It’s clear one of the main ways companies will be judged on their ESG strategy is the makeup of their board and C-suite leadership. If their leaders have a history of prioritizing and driving progress in the environmental, social, and corporate governance areas, they have a stronger leg to stand on. If not, they open themselves up to greater scrutiny from customers, employees, and financial markets.
“We have employees pushing so hard on any CEOs who are laggards in this space,” Amy Chang, a director at Disney, Procter & Gamble, Marqeta, SambaNova, and Pragma, said at a recent Modern Board panel.
As multiple current and former board directors convened virtually to discuss best practices for measuring ESG, the first trend they noted was the effect of the rapidly changing business landscape, which has put a lot of pressure on corporate leaders.
Gabby Sulzberger, board member at Mastercard, Eli Lilly, Brixmor Property Group, and Cerevel Therapeutics, called the shifting environment “a perfect storm” that is significantly changing the way companies and their leaders are evaluated. The environmental piece of ESG has gained a lot of attention recently, but the social aspect was jump-started in 2020 by the disproportionate effects of COVID-19 on minority populations and by increased calls for political and corporate action against inequality.
All of this has placed higher scrutiny on governance, Sulzberger said.
“Whether you are the disrupter or the disrupted, the pace in which we had to make decisions was evolving,” she explained. “The kind of query as to who and what the board should look like and board composition was all the more elevated.”
Paul Polman, former CEO of Unilever, said corporate leadership needs a big refresh. A recent survey of board members showed that 47% wanted to fire a fellow board member, and CEO turnover has increased this year as well.
As the push for standardized measures for corporate climate impact grows stronger, panelists made it clear that they as board members have a responsibility within their company to set high standards. Chang said Disney’s current climate commitments are strong, but she’s looking for ways to improve them, and she sees a path for her peers to do the same.
“One of the things that I’m hoping that all of us on this call do is think about proactively moving ourselves onto the nominating and governance committee for every board we’re on…and reminding people to kind of think through net positive not just net zero,” she explained.
The element that makes standardization of ESG measures so tough is the fact that a company’s relationship with environment and society differs widely depending on its industry, what parts of the world it operates in, its customer alignment (b2b vs. b2c vs. hybrid), whether it’s a public or private company, and many other factors.
“Each company or industry may focus on moving the needle more so than others based upon what matters to your employees, what matters to your customers, what industries you focus on,” Brian Stafford, CEO of Diligent, said.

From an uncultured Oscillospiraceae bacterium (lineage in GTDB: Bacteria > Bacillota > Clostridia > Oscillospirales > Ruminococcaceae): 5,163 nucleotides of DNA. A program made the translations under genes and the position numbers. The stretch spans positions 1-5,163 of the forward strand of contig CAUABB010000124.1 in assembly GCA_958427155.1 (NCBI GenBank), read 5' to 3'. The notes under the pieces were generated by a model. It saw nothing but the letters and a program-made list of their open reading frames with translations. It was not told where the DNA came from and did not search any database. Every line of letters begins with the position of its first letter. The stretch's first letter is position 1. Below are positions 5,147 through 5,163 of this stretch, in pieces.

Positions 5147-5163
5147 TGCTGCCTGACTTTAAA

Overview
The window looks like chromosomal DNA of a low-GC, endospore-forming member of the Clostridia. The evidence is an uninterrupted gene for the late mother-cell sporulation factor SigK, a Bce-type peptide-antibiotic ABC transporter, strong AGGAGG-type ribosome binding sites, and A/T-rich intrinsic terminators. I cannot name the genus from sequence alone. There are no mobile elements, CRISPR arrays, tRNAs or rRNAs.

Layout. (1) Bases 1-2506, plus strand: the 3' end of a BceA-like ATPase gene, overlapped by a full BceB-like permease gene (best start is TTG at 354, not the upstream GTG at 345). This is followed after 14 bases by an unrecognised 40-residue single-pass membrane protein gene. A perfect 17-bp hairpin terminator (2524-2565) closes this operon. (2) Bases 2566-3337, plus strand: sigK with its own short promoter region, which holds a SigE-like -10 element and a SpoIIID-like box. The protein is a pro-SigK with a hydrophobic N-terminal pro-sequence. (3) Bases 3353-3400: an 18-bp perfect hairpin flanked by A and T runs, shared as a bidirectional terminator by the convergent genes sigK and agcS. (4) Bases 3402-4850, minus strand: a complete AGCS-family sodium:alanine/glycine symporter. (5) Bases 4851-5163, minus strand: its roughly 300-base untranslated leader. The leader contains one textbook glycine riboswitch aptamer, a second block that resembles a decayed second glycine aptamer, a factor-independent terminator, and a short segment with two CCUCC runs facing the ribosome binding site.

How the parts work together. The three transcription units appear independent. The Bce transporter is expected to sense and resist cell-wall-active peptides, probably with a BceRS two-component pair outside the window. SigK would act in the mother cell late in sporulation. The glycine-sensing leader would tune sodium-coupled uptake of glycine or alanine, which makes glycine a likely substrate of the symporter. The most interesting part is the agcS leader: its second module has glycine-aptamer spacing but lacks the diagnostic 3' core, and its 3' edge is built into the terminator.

Alan Murray, CEO of Fortune Media Group, pointed out that Marriott has an ESG board committee. Steven Jennings, board member from Deloitte US, shared that he chairs the ESG subcommittee for his board, and that they’re focused on reducing the company’s environmental footprint.
In terms of actual standards, the panelists agreed for the need for companies to move beyond net-zero carbon emissions and start thinking about how to be a net positive by social and environmental measures. But they did point out that net zero is an admirable goal, and that the timing of these goals and the costs that companies incur in order to meet them are probably the best indication of the sincerity of their efforts.
“If a company doesn’t make 2030 commitments, they’re not making commitments,” Polman said. “If a company only does Scope 1 and 2 then they are paying lip service…you have to put the standards higher now and this is where the challenge is.”
Multiple panelists agreed on the importance of the use of third parties to evaluate their metrics, including SBTi, an organization that assesses and certifies science-based environmental targets. Atlassian CEO Mike Cannon-Brookes also indicated his preference for this standard in a previous interview with Fortune. The International Accounting Standards Board has also launched a sustainable standards board, and Polman noted that more standards are being released.
But greater action is needed across the ranks of corporate leadership, Polman said. “We need to set targets of what it takes to win, what the world needs,” he said. “And that’s tough. That takes courage. We need to work in bigger partnerships to handle these tougher issues…What we ultimately need as board members is to cultivate the CEOs in becoming these courageous leaders and giving them the courage, the support, and the tools to be what society needs right now.”
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